dock shoting/lake kinkaid

Russ Bailey admires crappie caught in the marina at Lake Kinkaid using technique called dock shooting.

Other than an occasional ice-fishing trip, most fishing gear is stored at the beginning of hunting season.  It is does not come out until time to prepare for spring.

South of St. Louis, occasionally crappie anglers appear on open water in winter.

Illinois average crappies reach a weight of about a quarter pound by their third year of life.  By the fifth year they are one half to three quarters of a pound.  The average creel contains fish that are three years of age.  Larger fish are older and usually seem to come from further south due to milder temperatures and longer feeding periods.

Maneuvering the boat just off a dock housing pontoon boats, Russ Bailey explains how the metal of the tubes can warm the surrounding water by a degree or two.  This is as important in cold weather as are sunny areas between docks and piers.  An expert in dock shooting, Russ begins to probe the areas between boat and dock.

Dock shooting is a finesse technique that allows one to place a small jig or Road Runner under tight structure where crappies seek refuge from the sun and find warmer water in winter.

It requires a 100% graphite rod with a solid backbone.  The rod must have the right flexibility.  Bailey’s 5 1/2 foot Sharpshooter rod from BnM Fishing has the ability to move the cork handle to a position most comfortable for him.  In case the guides begin to ice up in very cold weather, he sprays a little Reel Magic on them.  Bailey uses six-pound Hi Vis line.

Finding a comfortable stance, Russ points the rod at the spot he believes fish to be lurking.  Then holding the lure in one hand he bends the rod down in an arc before letting go.  Sounds simple but it takes a special rod and practice to master the technique.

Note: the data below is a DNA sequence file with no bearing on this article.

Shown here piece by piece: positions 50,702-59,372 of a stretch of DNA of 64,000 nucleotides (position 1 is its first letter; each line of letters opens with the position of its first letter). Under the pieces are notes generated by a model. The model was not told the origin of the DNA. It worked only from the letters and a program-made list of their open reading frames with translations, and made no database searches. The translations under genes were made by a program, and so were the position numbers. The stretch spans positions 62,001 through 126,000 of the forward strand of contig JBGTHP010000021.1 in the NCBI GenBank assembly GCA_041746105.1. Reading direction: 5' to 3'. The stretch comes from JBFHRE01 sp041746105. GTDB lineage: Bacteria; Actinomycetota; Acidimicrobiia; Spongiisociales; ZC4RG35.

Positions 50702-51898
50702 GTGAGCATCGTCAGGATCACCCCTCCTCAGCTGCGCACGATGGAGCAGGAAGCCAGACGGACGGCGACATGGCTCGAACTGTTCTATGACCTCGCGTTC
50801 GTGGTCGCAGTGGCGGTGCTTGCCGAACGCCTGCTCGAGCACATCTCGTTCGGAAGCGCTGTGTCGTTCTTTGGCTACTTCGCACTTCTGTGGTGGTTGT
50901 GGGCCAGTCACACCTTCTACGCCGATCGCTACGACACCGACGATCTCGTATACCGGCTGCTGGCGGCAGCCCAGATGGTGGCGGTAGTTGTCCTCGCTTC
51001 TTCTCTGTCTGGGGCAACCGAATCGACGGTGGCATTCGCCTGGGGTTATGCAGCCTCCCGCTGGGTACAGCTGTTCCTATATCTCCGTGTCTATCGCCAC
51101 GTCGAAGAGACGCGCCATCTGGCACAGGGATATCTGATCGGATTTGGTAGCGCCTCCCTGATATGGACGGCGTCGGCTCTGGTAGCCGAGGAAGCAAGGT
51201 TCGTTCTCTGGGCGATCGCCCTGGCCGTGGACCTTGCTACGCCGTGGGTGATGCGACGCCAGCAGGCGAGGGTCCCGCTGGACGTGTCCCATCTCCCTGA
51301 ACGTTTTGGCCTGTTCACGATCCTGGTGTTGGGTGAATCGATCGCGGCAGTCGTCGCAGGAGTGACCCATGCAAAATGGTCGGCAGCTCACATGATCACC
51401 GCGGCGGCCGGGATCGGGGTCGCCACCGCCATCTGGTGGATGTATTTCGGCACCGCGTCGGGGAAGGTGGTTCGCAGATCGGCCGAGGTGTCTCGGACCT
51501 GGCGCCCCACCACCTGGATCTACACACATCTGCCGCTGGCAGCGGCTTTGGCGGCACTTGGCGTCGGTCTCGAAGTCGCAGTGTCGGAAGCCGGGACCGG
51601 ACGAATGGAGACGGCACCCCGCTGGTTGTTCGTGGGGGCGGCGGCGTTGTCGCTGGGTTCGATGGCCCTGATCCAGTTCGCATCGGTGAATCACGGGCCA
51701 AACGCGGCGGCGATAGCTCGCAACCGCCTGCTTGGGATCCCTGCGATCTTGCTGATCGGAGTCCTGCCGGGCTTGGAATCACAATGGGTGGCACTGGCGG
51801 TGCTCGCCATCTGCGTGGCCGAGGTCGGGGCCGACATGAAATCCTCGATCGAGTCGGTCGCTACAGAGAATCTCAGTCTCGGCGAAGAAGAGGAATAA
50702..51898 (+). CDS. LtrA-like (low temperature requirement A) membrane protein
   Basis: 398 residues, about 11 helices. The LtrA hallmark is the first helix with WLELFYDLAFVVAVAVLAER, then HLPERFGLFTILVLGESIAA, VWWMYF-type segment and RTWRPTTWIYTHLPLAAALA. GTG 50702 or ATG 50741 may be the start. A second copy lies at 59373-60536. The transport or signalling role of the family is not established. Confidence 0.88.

In winter, Russ seeks pontoon boats moored in marinas.  The aluminum of a pontoon boat warms faster than other materials such as fiberglass.

“I have found different size fish under each of the tubes of the same pontoon boat,” exclaims Russ.  One tube might attract small fish while the other tube might have lunker crappie residing beneath it.  Bailey stresses that you never know until you catch a couple exactly what size fish are lurking under a specific tube.

As a tip, Russ points out the cobwebs between boat and dock are a location where no one has fished recently.  He also uses a float when fishing a jig but not when using the Road Runner.  The Road Runner drops down with the blade fluttering like a wounded minnow.

The float Russ uses is an ice fishing one.   It must be small but barely able to suspend the jig at a depth desired.  The type of float that is large at the top and tapers toward the end of the line is Bailey’s preference.

As the float to settles into position, Bailey watches for any sudden change in its position as an indication of a bite.  The float sink beneath the surface or it might just tip over.  The first indicates a fish is taking it to the bottom while the second tells you that a fish took it and is moving toward the surface.  Any side movement also indicates it is time to set the hook on a fish.



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